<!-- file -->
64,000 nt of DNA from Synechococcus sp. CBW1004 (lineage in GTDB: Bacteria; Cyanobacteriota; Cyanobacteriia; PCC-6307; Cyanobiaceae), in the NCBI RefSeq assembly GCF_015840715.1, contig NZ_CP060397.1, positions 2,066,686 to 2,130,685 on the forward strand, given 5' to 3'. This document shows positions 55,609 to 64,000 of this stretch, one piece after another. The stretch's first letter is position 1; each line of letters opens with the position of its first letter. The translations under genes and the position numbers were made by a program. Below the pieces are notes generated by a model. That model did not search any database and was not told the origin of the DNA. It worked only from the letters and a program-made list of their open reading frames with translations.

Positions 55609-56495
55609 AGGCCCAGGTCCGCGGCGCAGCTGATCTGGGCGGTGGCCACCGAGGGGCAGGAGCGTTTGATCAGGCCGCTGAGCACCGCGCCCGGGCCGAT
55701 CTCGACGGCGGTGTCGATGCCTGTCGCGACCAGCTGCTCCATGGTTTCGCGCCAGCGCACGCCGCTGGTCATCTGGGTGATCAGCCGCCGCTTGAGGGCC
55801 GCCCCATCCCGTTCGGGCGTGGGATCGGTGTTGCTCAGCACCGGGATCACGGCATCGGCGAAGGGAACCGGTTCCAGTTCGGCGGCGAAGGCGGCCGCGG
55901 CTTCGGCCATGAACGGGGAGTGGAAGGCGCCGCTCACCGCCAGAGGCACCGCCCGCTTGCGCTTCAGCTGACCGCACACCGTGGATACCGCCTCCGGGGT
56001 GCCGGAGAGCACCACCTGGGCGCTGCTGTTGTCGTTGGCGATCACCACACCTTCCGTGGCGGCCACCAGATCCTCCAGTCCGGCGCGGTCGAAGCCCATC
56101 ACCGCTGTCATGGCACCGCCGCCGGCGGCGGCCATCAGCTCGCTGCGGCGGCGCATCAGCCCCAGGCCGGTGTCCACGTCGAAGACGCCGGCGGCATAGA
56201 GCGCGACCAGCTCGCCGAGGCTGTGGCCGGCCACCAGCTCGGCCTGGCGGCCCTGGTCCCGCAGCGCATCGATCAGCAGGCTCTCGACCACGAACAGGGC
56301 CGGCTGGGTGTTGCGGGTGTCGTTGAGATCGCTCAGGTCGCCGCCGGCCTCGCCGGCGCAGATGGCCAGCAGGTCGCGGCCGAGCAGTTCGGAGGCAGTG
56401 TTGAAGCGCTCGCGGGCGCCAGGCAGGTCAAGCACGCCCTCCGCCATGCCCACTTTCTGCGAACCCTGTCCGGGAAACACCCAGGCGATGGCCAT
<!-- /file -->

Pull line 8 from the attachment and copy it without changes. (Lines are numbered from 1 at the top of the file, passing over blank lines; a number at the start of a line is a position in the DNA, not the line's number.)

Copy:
56101 ACCGCTGTCATGGCACCGCCGCCGGCGGCGGCCATCAGCTCGCTGCGGCGGCGCATCAGCCCCAGGCCGGTGTCCACGTCGAAGACGCCGGCGGCATAGA